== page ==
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The Hindu
The Hindu
Krishnadas Rajagopal

Constitution Bench to hear on Sept. 27 if EC can hear Shinde's claim over Shiv Sena party, symbol

A Constitution Bench on Wednesday decided to hear on September 27 the question whether the Election Commission of India can go ahead and hear Maharashtra Chief Minister Eknath Shinde's claim over the Shiv Sena party and its symbol of 'bow and arrow' even as petitions concerning the disqualification of his breakaway faction for defection are pending in the top court.

"We will list the interim applications on the question whether the Election Commission should go on or not. We will decide this on that day… September 27. We will see if any directions are necessary for the Election Commission or not," Justice D.Y. Chandrachud, heading the five-judge Bench, addressed lawyers appearing in the case.

The rival Uddhav Thackeray loyalists had filed the interim applications earlier in the Supreme Court against the Election Commission’s (EC) proceedings.

They have argued that the EC proceedings under the Symbols Order of 1968 ought to wait for the Constitution Bench's decision on whether the dissent of Mr. Shinde’s faction, without subsequently forming a new party or merging with another, amounted to a “split” from the original Shiv Sena party.

A “split” from the original political party without a subsequent merger with another party or formation of a new faction was no longer a defence from disqualification under the Tenth Schedule (anti-defection law) of the Constitution.

"If the disqualification is upheld, they have no claim over the party nor the locus standi to approach the Election Commission," senior advocate Kapil Sibal, for the Thackeray camp, said.

On August 4, a three-judge Bench of the apex court before referring the case to the Constitution Bench, had urged the EC to desist from taking any precipitate action on Mr. Shinde's claim over the party and its symbol.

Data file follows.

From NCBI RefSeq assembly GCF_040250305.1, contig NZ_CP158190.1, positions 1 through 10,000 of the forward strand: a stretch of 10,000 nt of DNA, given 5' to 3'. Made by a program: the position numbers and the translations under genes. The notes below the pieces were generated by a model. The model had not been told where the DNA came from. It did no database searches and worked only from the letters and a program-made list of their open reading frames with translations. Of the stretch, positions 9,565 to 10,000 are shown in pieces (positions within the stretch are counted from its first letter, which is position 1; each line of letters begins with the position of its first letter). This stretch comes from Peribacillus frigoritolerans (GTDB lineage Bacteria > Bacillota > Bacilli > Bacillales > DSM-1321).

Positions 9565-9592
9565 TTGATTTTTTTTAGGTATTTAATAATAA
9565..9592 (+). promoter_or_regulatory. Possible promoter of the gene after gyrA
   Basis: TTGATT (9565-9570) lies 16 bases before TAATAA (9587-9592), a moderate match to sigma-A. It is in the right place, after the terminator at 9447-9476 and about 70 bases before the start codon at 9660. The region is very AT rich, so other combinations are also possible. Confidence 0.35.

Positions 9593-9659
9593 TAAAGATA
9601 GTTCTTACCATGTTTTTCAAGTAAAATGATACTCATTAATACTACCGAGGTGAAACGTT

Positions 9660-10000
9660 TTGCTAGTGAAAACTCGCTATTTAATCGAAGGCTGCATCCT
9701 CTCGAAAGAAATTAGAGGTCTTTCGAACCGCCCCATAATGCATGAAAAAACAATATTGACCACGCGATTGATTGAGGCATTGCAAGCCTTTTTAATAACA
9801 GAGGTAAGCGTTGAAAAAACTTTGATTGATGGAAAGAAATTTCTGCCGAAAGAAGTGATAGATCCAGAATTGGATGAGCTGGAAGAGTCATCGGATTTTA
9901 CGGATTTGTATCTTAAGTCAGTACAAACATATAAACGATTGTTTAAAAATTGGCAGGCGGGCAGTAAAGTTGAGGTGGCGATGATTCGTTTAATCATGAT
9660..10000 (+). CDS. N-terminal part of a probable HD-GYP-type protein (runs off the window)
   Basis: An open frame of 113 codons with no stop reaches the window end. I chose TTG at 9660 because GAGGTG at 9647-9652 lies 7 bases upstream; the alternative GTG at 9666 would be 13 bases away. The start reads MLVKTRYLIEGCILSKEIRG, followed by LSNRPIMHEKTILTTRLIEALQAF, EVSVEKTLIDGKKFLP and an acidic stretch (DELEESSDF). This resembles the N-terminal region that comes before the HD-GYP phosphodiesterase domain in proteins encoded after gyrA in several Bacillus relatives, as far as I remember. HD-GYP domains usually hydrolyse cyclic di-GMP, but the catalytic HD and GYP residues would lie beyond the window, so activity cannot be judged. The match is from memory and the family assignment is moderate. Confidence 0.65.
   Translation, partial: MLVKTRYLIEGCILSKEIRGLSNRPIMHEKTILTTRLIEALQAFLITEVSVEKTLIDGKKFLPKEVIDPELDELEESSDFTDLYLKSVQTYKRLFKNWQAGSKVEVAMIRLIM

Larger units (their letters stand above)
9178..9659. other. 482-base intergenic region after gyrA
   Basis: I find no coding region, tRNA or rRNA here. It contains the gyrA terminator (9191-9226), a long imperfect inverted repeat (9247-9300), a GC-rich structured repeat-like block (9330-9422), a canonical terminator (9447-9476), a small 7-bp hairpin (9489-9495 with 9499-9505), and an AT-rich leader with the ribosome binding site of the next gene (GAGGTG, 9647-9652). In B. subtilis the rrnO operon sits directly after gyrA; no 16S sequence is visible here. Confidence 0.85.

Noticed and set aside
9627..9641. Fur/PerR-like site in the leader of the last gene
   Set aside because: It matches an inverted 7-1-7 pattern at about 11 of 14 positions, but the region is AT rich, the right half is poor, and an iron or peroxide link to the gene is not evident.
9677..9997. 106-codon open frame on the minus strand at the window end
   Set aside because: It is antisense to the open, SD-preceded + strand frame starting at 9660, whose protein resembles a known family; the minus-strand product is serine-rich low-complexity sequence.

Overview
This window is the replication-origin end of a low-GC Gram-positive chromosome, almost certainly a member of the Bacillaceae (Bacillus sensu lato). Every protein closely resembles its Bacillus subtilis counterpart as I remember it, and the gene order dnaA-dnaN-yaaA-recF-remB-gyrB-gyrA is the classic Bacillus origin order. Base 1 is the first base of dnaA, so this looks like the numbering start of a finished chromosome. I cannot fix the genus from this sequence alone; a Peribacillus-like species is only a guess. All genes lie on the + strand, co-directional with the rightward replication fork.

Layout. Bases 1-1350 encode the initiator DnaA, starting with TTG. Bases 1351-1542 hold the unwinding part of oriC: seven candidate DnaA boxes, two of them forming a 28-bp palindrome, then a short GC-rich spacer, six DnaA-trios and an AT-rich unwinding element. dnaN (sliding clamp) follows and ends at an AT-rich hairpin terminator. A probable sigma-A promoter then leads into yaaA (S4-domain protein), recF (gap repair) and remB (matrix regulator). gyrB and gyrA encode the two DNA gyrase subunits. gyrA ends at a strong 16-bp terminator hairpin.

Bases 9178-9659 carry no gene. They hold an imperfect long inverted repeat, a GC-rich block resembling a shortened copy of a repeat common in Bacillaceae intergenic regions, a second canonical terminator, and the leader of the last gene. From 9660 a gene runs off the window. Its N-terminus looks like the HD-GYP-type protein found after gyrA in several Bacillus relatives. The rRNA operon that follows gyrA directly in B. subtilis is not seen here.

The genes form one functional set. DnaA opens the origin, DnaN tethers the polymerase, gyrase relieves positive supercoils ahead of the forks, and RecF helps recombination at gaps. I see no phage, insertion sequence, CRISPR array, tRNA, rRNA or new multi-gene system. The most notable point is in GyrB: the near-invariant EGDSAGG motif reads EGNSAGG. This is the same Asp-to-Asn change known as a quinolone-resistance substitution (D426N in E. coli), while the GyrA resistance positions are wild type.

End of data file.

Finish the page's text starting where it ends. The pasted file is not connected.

However, on Wednesday, senior advocate Neeraj Kishan Kaul, for the Shinde faction, said the EC proceedings should go ahead as the municipal elections were scheduled in October and the Assembly polls were also in the horizon.

"Besides, disqualification hearings against MLAs have nothing to do with the EC proceedings," Mr. Kaul argued.

The EC, represented by senior advocate Arvind Datar, argued that disqualification proceedings under the Tenth Schedule (anti-defection law) of the Constitution did not affect the poll body's power to decide rival claims over a party.

"We have to issue notice to the other party if any person approaches us under the Symbols Order," Mr. Datar submitted.

Besides, Mr. Datar argued that disqualification would only lead to removal from the legislature and not from the political party itself. Hence, Mr. Shinde's claim over the party may survive despite disqualification, he contended.

Mr. Sibal countered that disqualification is attracted under the Tenth Schedule when an MLA voluntarily leaves the membership of the political party itself and not just the legislature party.

"Let the parties file short notes of their submissions. This will facilitate arguments," Justice Chandrachud said.

The Constitution Bench has to decide on 10 questions of law in the case.

These include questions on the scope of the power of the Speaker to determine the Whip and the leader of the House

legislature party; whether intra­party decisions were amenable to judicial review; the extent of discretion and power of the Governor to invite a person to form the government, and whether the same is amenable to judicial review; the scope of the powers of the Election Commission of India with respect to determination of a split within a party.

The court has also asked the Constitution Bench to decide whether the notice for removal of a Speaker restricts him from continuing with disqualification proceedings; whether a constitutional court an be approached for a decision on a disqualification petition; can a court hold that a member is “deemed” to be disqualified by virtue of his/her actions, absent a decision by the Speaker; what is the status of proceedings in the House during the pendency of disqualification petitions against the members, among others.

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